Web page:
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American Journal of Kidney Diseases

Anticoagulation for Stroke Prevention in Atrial Fibrillation

  • Nicolas Krepostman
    Affiliations
    Department of Medicine, Loyola University Chicago, Maywood, Illinois
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  • Holly J. Kramer
    Correspondence
    Address for Correspondence: Holly J. Kramer, MD, MPH, Loyola University Chicago, 2160 S First Ave, Maywood, IL 60153.
    Affiliations
    Department of Medicine, Loyola University Chicago, Maywood, Illinois

    Division of Nephrology and Hypertension, Loyola University Chicago, Maywood, Illinois

    Department of Public Health Science, Loyola University Chicago, Maywood, Illinois
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Published:September 01, 2022DOI:https://doi.org/10.1053/j.ajkd.2022.06.003
      Related Article, p. 569
      According to Dr Christian Busch, author of The Serendipity Mindset, life-changing random opportunities cross our paths multiple times during our lifetime, but most of these lucky breaks go unrecognized.
      • Busch C.
      The Serendipity Mindset: The Art and Science of Creating Good Luck.
      In 1933, chance favored Dr Karl Link when he unexpectedly encountered a frustrated farmer, Ed Carlson, who had driven 200 miles during a blizzard with a dead cow in the back of his truck.
      • Wardrop D.
      • Keeling D.
      The story of the discovery of heparin and warfarin.
      Hemorrhagic cow disease linked with consumption of moldy sweet clover had decimated his herd, and as a Depression-era farmer facing economic hardship, he was desperate for help. Link recognized the life-changing opportunity that Carlson provided and immediately began the hunt for the cow-killing anticoagulant. With funding from the Wisconsin Alumni Research Foundation, Link eventually isolated an antithrombotic substance that came to be called dicoumaril from moldy hay and then, later, synthesized the more rapidly acting antithrombotic variant warfarin, which he developed as a rodenticide in 1945. By the 1950s, warfarin, marketed as Coumadin, was introduced as an anticoagulant for humans. One of the first beneficiaries was President Eisenhower, who was treated with the drug after his myocardial infarction in 1955.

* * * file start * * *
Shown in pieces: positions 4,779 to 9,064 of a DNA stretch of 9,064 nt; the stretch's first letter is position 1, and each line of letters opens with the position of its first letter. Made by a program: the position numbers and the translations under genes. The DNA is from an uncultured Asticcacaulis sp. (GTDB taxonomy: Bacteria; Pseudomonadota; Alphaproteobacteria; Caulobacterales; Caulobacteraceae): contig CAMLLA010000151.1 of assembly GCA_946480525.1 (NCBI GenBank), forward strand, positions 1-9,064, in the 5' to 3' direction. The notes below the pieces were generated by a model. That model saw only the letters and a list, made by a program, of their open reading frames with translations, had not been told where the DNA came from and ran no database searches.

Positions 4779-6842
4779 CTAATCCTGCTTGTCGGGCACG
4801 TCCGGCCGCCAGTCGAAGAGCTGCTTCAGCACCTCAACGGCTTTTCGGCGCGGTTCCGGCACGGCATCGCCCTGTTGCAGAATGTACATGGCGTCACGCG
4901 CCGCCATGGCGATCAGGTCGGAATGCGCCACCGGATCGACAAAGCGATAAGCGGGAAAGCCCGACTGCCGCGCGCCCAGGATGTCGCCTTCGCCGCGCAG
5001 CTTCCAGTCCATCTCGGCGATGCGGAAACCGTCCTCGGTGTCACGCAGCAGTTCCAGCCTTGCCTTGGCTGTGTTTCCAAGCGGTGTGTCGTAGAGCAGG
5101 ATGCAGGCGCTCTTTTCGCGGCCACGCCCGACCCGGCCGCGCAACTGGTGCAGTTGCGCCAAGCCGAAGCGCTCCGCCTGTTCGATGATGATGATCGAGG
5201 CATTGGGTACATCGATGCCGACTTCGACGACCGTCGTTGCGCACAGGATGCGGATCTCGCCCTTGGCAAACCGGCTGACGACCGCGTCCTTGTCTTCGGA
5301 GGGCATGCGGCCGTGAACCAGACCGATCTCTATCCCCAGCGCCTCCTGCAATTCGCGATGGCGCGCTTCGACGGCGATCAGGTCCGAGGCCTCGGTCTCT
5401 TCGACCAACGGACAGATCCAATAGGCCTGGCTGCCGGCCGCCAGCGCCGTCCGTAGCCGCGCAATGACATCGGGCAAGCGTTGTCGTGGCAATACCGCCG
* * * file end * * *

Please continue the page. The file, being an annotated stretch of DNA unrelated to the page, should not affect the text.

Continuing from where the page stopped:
• Wardrop D.
      • Keeling D.
      The story of the discovery of heparin and warfarin.
      Warfarin effectively reduces stroke risk in adults with nonvalvular atrial fibrillation (AF), but the 2019 update of the AHA/ACC/HRS 2014 guideline for management of patients with AF now recommends direct oral anticoagulants (DOACs) such as apixaban, a factor Xa inhibitor, as first-line therapy for the prevention of stroke and thromboembolism in adults with nonvalvular AF, except in patients with moderate-to-severe mitral stenosis or a mechanical heart valve.
      • January C.T.
      • Wann L.S.
      • Calkins H.
      • et al.